All her life, Syl had been boldly aware she was different than everyone else on the planet. She looked, saw, sounded, thought, and acted differently from everyone else around her. She’d grown up in an orphanage followed by a series of foster homes in which her differences continuously got her ridiculed and in trouble within the families and the schools she attended. That she spent nearly all her time trying to stay hidden, unnoticed, might have been precisely why she was picked on so much. Adults and children alike were ruthlessly cruel about her tattoos, piercings, her androgynous appearance, the odd way she dressed and wore makeup. She’d even been teased about the way she talked, her voice, not to mention the peculiar way her mind worked in ways that were nothing like the rest of the population.
Maybe if she’d conformed to what was expected of her, she wouldn’t have stood out quite so much. But she’d never been able to do that, never been able to do anything but be true to herself, even when it brought abuse from every side. She’d needed to express herself, and her hair, face, body, the fine-art tattoos and piercings were all part of who she was.
Often, she’d thought she’d been born in the wrong era. When she was growing up, her means of being true to herself painted her as a freak. These days, she received kudos from the fashion experts for her edgy, offbeat style.
The only friend she’d had growing up had been Ava’s son, Cael, who was an avant-garde artist himself. Unlike Cael, Syl had never had any desire to “expand her mind” with the drugs Cael had seemed drawn to helplessly from an early age. The tattoo designs she’d sketched, he’d brought to life on the canvas of her skin. His death put a halt to the work of art they’d been designing together.
Ava and her husband had been gang bikers whose home was the Harley they rode around the country, they were different from most people in every way. Until Ava got pregnant in her late 30s, they’d never had any intention of settling down to anything like normal life. But Ava’s pregnancy had changed everything for them. They’d finally kicked their alcoholism and drug addictions, curtailed all brushes with the law that had once been the norm for them. But the fairytale life they’d been building wasn’t to be.
When Cael died of a drug overdose at the age of 15, Syl had all but been living with them, her dreaded foster parents next door. Ava and her husband began the process of adopting her formally as a way to cope with their own loss, but Ava’s husband had never been right after Cael’s death. In his grief, he’d taken his own life.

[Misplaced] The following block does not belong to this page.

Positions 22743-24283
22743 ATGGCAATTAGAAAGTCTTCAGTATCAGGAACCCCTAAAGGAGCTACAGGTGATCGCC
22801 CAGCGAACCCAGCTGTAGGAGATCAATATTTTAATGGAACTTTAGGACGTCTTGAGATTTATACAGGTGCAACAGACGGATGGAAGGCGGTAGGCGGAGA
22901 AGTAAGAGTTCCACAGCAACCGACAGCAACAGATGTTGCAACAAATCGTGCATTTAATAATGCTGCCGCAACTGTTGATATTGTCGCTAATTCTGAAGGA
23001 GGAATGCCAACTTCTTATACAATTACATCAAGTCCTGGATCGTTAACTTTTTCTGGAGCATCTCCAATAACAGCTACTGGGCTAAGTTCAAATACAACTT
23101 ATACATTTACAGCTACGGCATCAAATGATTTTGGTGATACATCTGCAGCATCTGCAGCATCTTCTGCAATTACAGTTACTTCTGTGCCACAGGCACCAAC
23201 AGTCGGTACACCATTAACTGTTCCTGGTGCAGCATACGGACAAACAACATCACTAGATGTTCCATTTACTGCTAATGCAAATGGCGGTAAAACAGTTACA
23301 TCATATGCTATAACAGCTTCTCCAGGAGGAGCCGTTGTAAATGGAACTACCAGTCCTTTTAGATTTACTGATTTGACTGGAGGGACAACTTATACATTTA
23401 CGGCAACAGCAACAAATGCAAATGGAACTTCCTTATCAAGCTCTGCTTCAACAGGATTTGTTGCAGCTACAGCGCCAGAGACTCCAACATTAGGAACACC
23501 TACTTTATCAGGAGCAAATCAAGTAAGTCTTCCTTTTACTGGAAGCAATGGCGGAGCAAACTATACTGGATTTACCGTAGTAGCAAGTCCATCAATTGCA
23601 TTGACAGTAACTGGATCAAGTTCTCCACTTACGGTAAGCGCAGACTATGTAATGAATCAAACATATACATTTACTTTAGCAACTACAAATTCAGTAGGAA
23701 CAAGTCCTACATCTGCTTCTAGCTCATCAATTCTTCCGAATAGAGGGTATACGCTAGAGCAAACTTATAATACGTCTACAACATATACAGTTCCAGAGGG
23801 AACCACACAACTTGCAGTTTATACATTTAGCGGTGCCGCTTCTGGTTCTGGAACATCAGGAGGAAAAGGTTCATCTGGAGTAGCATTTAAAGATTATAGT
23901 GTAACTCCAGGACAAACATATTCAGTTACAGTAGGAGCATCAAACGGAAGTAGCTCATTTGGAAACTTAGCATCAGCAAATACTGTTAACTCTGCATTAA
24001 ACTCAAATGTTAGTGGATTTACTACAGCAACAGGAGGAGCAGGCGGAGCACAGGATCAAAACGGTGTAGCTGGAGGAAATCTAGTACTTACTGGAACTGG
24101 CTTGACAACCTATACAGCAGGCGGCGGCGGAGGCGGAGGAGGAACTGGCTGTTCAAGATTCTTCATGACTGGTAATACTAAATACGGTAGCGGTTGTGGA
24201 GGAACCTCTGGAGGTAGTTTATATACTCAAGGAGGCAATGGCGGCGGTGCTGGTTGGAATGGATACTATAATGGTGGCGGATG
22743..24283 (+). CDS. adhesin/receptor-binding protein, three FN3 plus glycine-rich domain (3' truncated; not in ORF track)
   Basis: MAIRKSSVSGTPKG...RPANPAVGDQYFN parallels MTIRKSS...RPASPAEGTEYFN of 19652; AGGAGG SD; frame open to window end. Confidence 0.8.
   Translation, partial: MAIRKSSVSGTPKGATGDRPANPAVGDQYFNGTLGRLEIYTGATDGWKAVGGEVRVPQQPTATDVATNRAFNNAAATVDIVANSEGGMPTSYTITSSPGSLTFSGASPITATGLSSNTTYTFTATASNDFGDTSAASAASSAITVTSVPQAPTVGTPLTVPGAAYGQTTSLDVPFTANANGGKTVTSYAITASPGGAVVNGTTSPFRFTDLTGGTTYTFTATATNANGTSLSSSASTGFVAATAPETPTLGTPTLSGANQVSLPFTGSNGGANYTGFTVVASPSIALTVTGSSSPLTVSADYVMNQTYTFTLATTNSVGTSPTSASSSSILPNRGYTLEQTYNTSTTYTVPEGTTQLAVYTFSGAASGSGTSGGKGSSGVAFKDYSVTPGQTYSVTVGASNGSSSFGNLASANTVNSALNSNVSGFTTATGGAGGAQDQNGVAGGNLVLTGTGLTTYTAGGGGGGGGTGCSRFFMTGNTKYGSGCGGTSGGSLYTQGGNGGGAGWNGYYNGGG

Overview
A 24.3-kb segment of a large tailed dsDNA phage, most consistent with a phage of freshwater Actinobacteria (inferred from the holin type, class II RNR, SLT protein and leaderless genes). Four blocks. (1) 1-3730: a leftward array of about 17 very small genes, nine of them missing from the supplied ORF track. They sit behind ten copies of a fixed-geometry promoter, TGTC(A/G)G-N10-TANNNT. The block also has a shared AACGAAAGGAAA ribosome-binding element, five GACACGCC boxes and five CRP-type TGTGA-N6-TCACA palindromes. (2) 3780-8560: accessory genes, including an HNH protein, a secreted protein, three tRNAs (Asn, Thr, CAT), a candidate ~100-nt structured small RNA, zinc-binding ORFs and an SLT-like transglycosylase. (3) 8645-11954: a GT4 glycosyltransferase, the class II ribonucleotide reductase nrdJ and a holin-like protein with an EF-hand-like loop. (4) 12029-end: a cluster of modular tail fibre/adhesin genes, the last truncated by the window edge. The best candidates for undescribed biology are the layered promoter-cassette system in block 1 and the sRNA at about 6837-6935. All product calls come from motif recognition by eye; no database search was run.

Since then, Ava and Syl had been inseparable. Tobias had changed Ava’s life as well, when he asked her to head Offbeat Fashions, utilizing the seamstress skills she’d gained when she’d settled down to become a wife and mother and began making clothes for all of them, including Syl, her son’s best and only friend.
“I was just coming to look for you,” Ava said. “Sebastian is wondering how many for dinner.”
Inviting someone to dinner was something Syl and Tobias did often and encouraged Sebastian and Ava to do the same whenever they wanted. Sebastian always knew to have extra on-hand for a last-minute guest. Leftovers made an excellent lunch the next day.
“Wolf will be here soon. Just the five of us, but if Sebastian could make something for Etcetera, too…” Syl started as they stepped out of the elevator on the ground floor.
Wolf had come to Grimoire with Tobias and now was head of security for Offbeat Enterprises. After he’d met Lily, they’d trained Chow Chows in their spare time. At the moment, Wolf only had one 18-month-old dog since he and Lily had decided to curtail their hobby in favor of adopting a child from a Third World country. After she got sick, the adoption had fallen through.
The doorbell rang, and Ava said, “That must be Wolf. Why don’t you answer it, and I’ll get back to Sebastian about dinner for humans and canines alike.”
Syl thanked her, then returned to Tobias, threading her arms through his so they could slowly move toward the foyer. Wolf had been part of their family from the beginning, so ringing the doorbell had been a mere formality to let them know he’d arrived. He’d come in and Etcetera rushed to greet them, her lion-mane ruff quivering, belying the snobbish, scowling expression that didn’t fit her personality at all. The Chow Chow was 20 inches at the shoulder, and she’d been taught not to barrel anyone down in her enthusiastic greetings. Syl wouldn’t have minded except she knew Tobias wasn’t steady on his feet these days, even after graduating from the crutches that frustrated him to no end to a cane.